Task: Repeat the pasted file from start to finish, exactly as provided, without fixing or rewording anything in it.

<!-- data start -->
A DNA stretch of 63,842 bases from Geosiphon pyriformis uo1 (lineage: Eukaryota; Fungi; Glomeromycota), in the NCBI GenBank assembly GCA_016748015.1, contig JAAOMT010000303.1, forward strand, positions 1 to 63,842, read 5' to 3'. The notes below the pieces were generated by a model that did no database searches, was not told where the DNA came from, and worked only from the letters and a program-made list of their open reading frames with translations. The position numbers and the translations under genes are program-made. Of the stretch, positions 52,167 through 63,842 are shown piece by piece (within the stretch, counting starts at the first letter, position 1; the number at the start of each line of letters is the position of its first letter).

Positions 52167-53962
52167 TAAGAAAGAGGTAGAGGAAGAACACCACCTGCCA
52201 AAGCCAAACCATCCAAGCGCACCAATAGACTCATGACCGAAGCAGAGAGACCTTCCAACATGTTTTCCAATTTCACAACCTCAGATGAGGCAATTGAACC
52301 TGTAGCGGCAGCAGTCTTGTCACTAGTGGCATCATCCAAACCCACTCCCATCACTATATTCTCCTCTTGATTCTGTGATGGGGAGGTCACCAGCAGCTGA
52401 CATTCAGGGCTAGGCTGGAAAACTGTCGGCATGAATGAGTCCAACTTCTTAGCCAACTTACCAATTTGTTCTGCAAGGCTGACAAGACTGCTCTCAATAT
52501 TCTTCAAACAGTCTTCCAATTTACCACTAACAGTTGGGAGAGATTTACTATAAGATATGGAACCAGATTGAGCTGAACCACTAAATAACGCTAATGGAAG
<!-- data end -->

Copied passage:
A DNA stretch of 63,842 bases from Geosiphon pyriformis uo1 (lineage: Eukaryota; Fungi; Glomeromycota), in the NCBI GenBank assembly GCA_016748015.1, contig JAAOMT010000303.1, forward strand, positions 1 to 63,842, read 5' to 3'. The notes below the pieces were generated by a model that did no database searches, was not told where the DNA came from, and worked only from the letters and a program-made list of their open reading frames with translations. The position numbers and the translations under genes are program-made. Of the stretch, positions 52,167 through 63,842 are shown piece by piece (within the stretch, counting starts at the first letter, position 1; the number at the start of each line of letters is the position of its first letter).

Positions 52167-53962
52167 TAAGAAAGAGGTAGAGGAAGAACACCACCTGCCA
52201 AAGCCAAACCATCCAAGCGCACCAATAGACTCATGACCGAAGCAGAGAGACCTTCCAACATGTTTTCCAATTTCACAACCTCAGATGAGGCAATTGAACC
52301 TGTAGCGGCAGCAGTCTTGTCACTAGTGGCATCATCCAAACCCACTCCCATCACTATATTCTCCTCTTGATTCTGTGATGGGGAGGTCACCAGCAGCTGA
52401 CATTCAGGGCTAGGCTGGAAAACTGTCGGCATGAATGAGTCCAACTTCTTAGCCAACTTACCAATTTGTTCTGCAAGGCTGACAAGACTGCTCTCAATAT
52501 TCTTCAAACAGTCTTCCAATTTACCACTAACAGTTGGGAGAGATTTACTATAAGATATGGAACCAGATTGAGCTGAACCACTAAATAACGCTAATGGAAG